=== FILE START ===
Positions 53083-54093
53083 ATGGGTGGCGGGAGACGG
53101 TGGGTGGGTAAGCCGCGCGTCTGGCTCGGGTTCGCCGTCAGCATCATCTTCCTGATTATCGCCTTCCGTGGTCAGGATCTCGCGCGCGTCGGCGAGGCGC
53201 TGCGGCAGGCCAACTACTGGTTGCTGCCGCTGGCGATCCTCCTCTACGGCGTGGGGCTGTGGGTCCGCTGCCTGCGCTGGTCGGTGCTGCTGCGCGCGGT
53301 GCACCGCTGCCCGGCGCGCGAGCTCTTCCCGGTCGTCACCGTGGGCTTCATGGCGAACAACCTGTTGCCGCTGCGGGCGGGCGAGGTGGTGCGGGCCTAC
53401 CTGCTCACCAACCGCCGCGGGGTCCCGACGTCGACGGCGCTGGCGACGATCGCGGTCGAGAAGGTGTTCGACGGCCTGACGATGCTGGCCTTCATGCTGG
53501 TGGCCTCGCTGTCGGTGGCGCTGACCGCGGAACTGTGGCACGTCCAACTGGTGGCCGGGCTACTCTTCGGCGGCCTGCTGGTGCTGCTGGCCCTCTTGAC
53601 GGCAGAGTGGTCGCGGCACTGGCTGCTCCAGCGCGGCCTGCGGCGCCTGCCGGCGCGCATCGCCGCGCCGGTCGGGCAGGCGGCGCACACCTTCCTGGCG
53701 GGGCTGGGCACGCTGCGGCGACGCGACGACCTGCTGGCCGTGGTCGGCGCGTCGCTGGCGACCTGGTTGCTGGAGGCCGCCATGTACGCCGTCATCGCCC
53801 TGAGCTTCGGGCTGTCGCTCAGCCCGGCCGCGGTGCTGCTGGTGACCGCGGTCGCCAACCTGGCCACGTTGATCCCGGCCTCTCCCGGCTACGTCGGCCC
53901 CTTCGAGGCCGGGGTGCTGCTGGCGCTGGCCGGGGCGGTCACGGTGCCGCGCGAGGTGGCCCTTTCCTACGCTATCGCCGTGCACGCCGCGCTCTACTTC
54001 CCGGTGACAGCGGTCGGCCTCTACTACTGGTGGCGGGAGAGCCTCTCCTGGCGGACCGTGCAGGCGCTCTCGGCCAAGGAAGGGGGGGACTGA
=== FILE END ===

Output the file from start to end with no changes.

Positions 53083-54093
53083 ATGGGTGGCGGGAGACGG
53101 TGGGTGGGTAAGCCGCGCGTCTGGCTCGGGTTCGCCGTCAGCATCATCTTCCTGATTATCGCCTTCCGTGGTCAGGATCTCGCGCGCGTCGGCGAGGCGC
53201 TGCGGCAGGCCAACTACTGGTTGCTGCCGCTGGCGATCCTCCTCTACGGCGTGGGGCTGTGGGTCCGCTGCCTGCGCTGGTCGGTGCTGCTGCGCGCGGT
53301 GCACCGCTGCCCGGCGCGCGAGCTCTTCCCGGTCGTCACCGTGGGCTTCATGGCGAACAACCTGTTGCCGCTGCGGGCGGGCGAGGTGGTGCGGGCCTAC
53401 CTGCTCACCAACCGCCGCGGGGTCCCGACGTCGACGGCGCTGGCGACGATCGCGGTCGAGAAGGTGTTCGACGGCCTGACGATGCTGGCCTTCATGCTGG
53501 TGGCCTCGCTGTCGGTGGCGCTGACCGCGGAACTGTGGCACGTCCAACTGGTGGCCGGGCTACTCTTCGGCGGCCTGCTGGTGCTGCTGGCCCTCTTGAC
53601 GGCAGAGTGGTCGCGGCACTGGCTGCTCCAGCGCGGCCTGCGGCGCCTGCCGGCGCGCATCGCCGCGCCGGTCGGGCAGGCGGCGCACACCTTCCTGGCG
53701 GGGCTGGGCACGCTGCGGCGACGCGACGACCTGCTGGCCGTGGTCGGCGCGTCGCTGGCGACCTGGTTGCTGGAGGCCGCCATGTACGCCGTCATCGCCC
53801 TGAGCTTCGGGCTGTCGCTCAGCCCGGCCGCGGTGCTGCTGGTGACCGCGGTCGCCAACCTGGCCACGTTGATCCCGGCCTCTCCCGGCTACGTCGGCCC
53901 CTTCGAGGCCGGGGTGCTGCTGGCGCTGGCCGGGGCGGTCACGGTGCCGCGCGAGGTGGCCCTTTCCTACGCTATCGCCGTGCACGCCGCGCTCTACTTC
54001 CCGGTGACAGCGGTCGGCCTCTACTACTGGTGGCGGGAGAGCCTCTCCTGGCGGACCGTGCAGGCGCTCTCGGCCAAGGAAGGGGGGGACTGA